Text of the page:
New York – Richard Prince: “New Portraits” at Gagosian Gallery Through October 25th, 2014

October 23rd, 2014

Richard Prince, Untitled (Portrait) (2014), Courtesy Gagosian Gallery. Photograph By Robert Mckeever.
Richard Prince, Untitled (Portrait) (2014), Courtesy Gagosian Gallery. Photograph By Robert Mckeever.

Currently on view at Gagosian Gallery’s smaller galleries at 976 Madison, Richard Prince’s new set of Instagram-culled pieces are nearly as potent in exposition as they are in person, a series of images pulled directly from the social media app’s user accounts, and blown up to immense scales, full-sized canvases that command the attention of viewers passing by on the street outside.

Richard Prince, Portraits (Installation View), Courtesy Gagosian Gallery. Photograph By Robert Mckeever.
Richard Prince, Portraits (Installation View), Courtesy Gagosian Gallery. Photograph By Robert Mckeever.

Much has been made of these works, as Prince did little to credit the persons “on-screen,” many of them considered power users within the world of Instagram.  His subjects are given no credit other than their username, but their images speak volumes, often highly intimate portraits in sexually charged positions, made all the more unnerving by Prince’s coy comments on each of the images.  The show has understandably drawn criticism and comment from a number of sources, from writers on Dis Magazine to the users themselves. His voyeuristic exploitation, as some may deem it, has left a sour taste within some the art world, but the work on view also challenges particularly important hierarchies in the state of the image, use and circulation online.  Themes of appropriation and content ownership are long standing thematic elements of much of Prince’s work.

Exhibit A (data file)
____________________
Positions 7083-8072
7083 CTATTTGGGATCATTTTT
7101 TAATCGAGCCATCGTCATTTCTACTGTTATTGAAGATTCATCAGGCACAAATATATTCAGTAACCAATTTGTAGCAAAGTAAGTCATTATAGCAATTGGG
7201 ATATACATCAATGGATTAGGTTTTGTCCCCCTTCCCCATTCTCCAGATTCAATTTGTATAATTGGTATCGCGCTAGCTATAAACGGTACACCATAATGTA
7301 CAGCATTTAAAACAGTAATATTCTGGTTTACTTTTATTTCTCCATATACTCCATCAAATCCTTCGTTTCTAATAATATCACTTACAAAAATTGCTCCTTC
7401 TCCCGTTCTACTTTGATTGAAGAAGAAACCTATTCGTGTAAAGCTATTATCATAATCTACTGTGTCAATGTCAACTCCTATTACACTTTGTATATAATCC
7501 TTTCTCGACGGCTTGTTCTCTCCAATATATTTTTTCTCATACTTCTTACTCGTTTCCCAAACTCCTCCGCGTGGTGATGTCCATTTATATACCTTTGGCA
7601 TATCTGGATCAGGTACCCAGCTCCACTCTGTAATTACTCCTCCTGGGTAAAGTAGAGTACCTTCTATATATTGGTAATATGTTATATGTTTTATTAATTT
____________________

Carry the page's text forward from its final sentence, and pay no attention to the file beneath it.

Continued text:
Richard Prince, Portraits (Installation View), Courtesy Gagosian Gallery. Photograph By Robert Mckeever.
Richard Prince, Portraits (Installation View), Courtesy Gagosian Gallery. Photograph By Robert Mckeever.

At the core of the conflict over these works is the nature of ownership, of the original image-makers feeling particularly slighted by Prince’s bold-faced copying of their images. But the nature of the public image, particularly on such a tightly controlled site like Instagram, places these arguments at the center of an even larger one, the notion of participation in the online space as work itself.

Richard Prince, Portraits (Installation View), Gagosian Gallery
Richard Prince, Portraits (Installation View), Courtesy Gagosian Gallery. Photograph By Robert Mckeever.

As a form of work, of building a fanbase and personal value here, the image is, in a sense, a public format, one meant not only to be consumed at a mass level, but interacted with.   The image as such becomes a sort of communal currency, becoming a publicly shared and discussed event, where the question of ownership, of singular social or economic value becomes foggy (not to mention Instagram’s loose claim to all images uploaded on its site). After all, if the image as currency, and in turn, the iconic nature of these users relies on the interaction of users in the form of comments and likes, Prince’s work perhaps makes the argument that his contribution is as vital as any. Ultimately, while the photo itself dominates the surface of the work, his voice is always present.

Richard Prince, Portraits (Installation View), Courtesy Gagosian Gallery. Photograph By Robert Mckeever.
Richard Prince, Portraits (Installation View), Courtesy Gagosian Gallery. Photograph By Robert Mckeever.

It’s an interesting thought then, that Prince may have caught a new wind in his work among online art communities, particularly by playing up an almost naive voyeuristic persona. Even though the user themselves built the base, Prince has the platform to argue for his own ownership over the state of this work, and it’s understandably hard to argue against him.

Prince’s new work is on view through October 25th.

— D. Creahan

Read more:
Richard Prince: “New Portraits” [Gagosian Gallery]
Richard Prince’s Instagram Paintings Are Genius Trolling [NY Mag]
Richard Prince’s Instagrams [New Yorker]